July 1, 2023
The long holiday weekend begins and the lakes fill up with people ready to party. It’s a good time to talk about fireworks, as well as boating etiquette.
This time of year we frequently get questions about fireworks disturbing nesting loons. Although there have been no rigorous studies into the possible effects of fireworks on nesting loons, LPC has crunched some numbers to see if there is any correlation between the July 4th fireworks and nest failures. None was found. Observations of loons during firework displays show varying degrees of alertness but little more than that. This fact sheet will give you more details.
On the other hand, fireworks can introduce perchlorate contamination to the water. On small lakes, levels can exceed standards considered to be safe. The good news is that the level of contaminants usually drops back to normal within 24 hours. Those using fireworks can minimize the chance of contamination by launching from an area that does not drain into the lake and by raking up any debris left from the fireworks. NH Dept. of Environmental Services has a useful fact sheet for those launching fireworks over a lake.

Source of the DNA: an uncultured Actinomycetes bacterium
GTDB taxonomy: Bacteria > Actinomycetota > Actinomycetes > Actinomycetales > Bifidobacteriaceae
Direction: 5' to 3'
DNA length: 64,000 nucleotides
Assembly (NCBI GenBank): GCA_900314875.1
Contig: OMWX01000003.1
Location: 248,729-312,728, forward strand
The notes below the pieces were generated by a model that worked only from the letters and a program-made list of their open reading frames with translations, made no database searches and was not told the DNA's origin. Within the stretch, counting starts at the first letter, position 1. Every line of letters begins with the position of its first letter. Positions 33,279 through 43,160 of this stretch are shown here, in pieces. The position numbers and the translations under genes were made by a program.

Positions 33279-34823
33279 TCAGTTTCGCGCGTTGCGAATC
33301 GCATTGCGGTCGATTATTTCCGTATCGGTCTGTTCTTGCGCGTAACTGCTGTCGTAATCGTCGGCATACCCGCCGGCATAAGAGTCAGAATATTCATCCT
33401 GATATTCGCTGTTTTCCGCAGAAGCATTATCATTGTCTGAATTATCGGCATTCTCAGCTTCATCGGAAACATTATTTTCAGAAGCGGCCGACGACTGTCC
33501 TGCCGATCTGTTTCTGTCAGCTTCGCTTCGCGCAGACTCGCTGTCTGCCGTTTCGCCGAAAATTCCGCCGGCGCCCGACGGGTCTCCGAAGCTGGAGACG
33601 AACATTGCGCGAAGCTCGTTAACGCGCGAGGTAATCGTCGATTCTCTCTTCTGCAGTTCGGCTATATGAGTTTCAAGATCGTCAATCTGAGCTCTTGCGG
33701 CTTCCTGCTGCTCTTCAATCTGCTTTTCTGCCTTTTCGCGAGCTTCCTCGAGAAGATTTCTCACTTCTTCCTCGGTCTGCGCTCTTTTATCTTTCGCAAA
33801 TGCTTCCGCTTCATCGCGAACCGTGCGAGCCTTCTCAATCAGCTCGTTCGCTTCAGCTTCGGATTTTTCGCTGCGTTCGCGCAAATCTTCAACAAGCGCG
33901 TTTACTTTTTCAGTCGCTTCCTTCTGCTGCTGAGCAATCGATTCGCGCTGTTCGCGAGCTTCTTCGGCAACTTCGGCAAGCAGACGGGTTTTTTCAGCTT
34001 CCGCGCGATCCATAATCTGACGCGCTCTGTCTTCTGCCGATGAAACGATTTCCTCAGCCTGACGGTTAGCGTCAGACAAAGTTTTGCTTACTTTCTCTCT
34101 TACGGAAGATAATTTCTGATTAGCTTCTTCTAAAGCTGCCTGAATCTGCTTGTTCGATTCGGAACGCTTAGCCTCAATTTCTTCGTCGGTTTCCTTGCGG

A more immediate danger for loons is poor boating etiquette. Ignoring “no wake” zones can cause nest flooding and possibly nest failure. And it’s important to remember that not all no wake zones are signed. Any time you are within 150 feet of the shore (including islands) you should be going at headway speed. And keep an eye out for chicks; there are quite a few of them out on the lakes now. An adult loon has little problem dodging boats but chicks are quite vulnerable to boat strikes. Let’s make this a safe holiday for the wildlife as well as the humans.